University of Hawai‘i at Manoa scientist Kim Binsted, and assistant professor in the department of information and computer sciences, is one of seven crew members from around the world that will participate in an unprecedented four-month Mars simulation mission beginning next month.
Binsted will leave next Wednesday for the Flashline Mars Arctic Research Station on Devon Island in the high Canadian Arctic, a location only 900 miles from the North Pole chosen for its striking similarity to the red planet.
Sponsored by The Mars Society, a private international grassroots organization dedicated to furthering the case for human exploration of Mars, the mission will stand as the longest and most isolated human Mars simulation mission ever conducted.
Its objective is to prepare for eventual human missions to Mars by conducting scientific exploration under nearly all of the constraints that astronauts on an actual Mars mission will one day face.
Binsted will join crew members from the United States and Canada, in investigating field exploration techniques that would be relevant to the scientific exploration of Mars. She serves as the chief scientist on the crew and her role includes coordinating the collaboration between the crew an the “Earth-based” Science Advisory Group.
“We’re excited about both doing the science and being the science,” Binsted said. “By doing the field science under mission constraints, we’ll face, and hopefully overcome, many of the same challenges that Mars explorers will face one day.”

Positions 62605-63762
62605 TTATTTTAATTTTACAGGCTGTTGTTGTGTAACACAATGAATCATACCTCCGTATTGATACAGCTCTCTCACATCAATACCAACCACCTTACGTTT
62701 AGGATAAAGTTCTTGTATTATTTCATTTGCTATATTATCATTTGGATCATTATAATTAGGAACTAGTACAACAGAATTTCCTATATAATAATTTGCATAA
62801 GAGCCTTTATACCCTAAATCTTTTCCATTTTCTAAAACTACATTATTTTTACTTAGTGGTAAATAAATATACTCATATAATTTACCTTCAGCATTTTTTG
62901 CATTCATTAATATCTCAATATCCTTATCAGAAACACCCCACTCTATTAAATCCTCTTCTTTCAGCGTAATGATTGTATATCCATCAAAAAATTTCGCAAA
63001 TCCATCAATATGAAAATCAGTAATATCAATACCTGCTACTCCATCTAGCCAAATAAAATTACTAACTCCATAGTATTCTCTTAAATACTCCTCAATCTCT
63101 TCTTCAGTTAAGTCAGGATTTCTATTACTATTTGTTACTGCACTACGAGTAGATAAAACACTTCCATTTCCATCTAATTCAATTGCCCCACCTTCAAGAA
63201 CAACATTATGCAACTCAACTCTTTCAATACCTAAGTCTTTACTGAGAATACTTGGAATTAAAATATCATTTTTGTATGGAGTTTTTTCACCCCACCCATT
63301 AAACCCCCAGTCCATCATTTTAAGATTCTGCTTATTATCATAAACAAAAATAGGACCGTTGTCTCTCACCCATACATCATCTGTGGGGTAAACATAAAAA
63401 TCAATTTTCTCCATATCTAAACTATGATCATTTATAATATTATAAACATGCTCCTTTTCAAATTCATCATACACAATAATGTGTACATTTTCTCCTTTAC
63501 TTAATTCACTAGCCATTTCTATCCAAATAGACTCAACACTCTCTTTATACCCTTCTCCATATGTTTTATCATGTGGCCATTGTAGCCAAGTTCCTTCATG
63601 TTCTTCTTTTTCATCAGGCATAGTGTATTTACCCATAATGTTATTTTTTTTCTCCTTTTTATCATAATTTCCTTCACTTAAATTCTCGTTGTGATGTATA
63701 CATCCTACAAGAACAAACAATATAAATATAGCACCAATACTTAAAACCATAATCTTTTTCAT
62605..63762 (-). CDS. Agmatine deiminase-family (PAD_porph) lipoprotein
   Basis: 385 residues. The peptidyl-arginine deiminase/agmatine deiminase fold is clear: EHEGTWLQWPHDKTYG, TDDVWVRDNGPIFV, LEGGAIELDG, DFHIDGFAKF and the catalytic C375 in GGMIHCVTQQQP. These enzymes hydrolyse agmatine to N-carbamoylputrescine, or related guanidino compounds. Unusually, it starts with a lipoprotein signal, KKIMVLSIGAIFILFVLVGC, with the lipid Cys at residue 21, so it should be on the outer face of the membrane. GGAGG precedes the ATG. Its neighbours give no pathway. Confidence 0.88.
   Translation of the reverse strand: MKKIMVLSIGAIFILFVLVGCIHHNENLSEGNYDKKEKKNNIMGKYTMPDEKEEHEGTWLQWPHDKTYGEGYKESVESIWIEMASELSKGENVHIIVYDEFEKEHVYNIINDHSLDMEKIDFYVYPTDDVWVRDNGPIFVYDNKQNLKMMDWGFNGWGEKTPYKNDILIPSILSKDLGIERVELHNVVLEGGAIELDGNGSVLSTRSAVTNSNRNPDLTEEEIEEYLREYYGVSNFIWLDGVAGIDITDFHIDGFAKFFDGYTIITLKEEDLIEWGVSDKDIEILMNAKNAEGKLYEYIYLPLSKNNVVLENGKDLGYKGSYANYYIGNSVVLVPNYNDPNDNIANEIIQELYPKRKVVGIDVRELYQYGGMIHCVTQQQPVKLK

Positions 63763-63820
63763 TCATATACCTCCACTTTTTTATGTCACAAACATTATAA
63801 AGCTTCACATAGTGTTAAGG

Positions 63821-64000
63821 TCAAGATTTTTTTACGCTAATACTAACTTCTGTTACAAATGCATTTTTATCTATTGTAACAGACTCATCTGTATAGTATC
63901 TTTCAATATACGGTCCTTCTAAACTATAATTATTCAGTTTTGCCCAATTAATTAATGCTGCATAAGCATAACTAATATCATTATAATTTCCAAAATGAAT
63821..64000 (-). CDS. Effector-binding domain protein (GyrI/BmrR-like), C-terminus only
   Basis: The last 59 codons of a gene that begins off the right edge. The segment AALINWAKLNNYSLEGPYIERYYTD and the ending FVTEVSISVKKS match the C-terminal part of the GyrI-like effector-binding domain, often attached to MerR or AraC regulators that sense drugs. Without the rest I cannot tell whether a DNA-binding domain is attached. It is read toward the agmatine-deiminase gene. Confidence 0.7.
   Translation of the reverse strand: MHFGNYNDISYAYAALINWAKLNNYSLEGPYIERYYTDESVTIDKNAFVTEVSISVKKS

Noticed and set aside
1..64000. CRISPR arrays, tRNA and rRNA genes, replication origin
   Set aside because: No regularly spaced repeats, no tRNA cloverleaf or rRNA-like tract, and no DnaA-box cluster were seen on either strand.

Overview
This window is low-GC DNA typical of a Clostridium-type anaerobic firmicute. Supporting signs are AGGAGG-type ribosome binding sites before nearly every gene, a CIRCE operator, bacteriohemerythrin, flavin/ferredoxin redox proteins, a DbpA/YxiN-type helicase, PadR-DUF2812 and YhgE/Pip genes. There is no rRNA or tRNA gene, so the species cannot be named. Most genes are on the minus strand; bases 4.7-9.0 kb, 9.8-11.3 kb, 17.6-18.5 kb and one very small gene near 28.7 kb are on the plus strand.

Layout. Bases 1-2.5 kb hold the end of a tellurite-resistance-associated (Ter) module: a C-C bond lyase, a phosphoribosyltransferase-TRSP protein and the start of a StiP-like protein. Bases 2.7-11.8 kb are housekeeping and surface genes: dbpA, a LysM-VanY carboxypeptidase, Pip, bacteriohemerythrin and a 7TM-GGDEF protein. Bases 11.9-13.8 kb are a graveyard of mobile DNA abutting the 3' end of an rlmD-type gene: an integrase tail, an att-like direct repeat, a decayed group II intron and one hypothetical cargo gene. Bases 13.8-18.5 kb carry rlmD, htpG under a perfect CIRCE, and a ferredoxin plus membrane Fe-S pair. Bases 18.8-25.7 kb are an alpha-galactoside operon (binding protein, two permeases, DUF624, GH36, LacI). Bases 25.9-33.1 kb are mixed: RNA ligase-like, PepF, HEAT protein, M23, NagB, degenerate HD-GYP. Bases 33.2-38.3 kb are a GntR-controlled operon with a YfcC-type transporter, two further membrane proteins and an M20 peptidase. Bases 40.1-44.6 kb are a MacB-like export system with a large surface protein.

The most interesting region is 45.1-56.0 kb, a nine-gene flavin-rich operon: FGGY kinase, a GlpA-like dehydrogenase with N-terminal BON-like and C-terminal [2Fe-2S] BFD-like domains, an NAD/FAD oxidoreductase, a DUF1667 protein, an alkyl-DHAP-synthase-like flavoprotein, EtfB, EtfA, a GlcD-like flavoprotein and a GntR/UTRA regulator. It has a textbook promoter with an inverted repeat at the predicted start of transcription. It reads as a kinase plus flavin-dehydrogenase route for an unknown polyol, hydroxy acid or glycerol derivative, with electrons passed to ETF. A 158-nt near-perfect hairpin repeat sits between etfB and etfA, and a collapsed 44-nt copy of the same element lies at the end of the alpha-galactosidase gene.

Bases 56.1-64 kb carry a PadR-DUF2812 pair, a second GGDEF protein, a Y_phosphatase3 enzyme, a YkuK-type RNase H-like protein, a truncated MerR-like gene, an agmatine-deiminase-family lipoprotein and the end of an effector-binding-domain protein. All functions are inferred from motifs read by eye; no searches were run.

Some of the scientific projects the crew will conduct include geological surveys, searching for evidence of past life and environmental and meteorological observations. The simulation also will include investigating the role and optimal combination of human exploration, telepresence, robotic exploration and the use of remote-sensing tools.
The crew will be supported by a Remote Science Team composed of NASA, and scientists that will assist the same way the group would if it were a true Mars mission.
Binsted participated in a two-week practice mission in February at The Mars Society’s Mars Desert Research Station near Hanksville, Utah. While there, the crew inspected the space suits they will be required to wear every time they venture outside. They also worked with the Remote Science Team simulating many of the constraints they will face in the Arctic.
During the four-month mission, Binsted will be posting messages on her blog, www.marsho.blogspot.com with the latest news and details. For more information, go to www.fmars2007.org.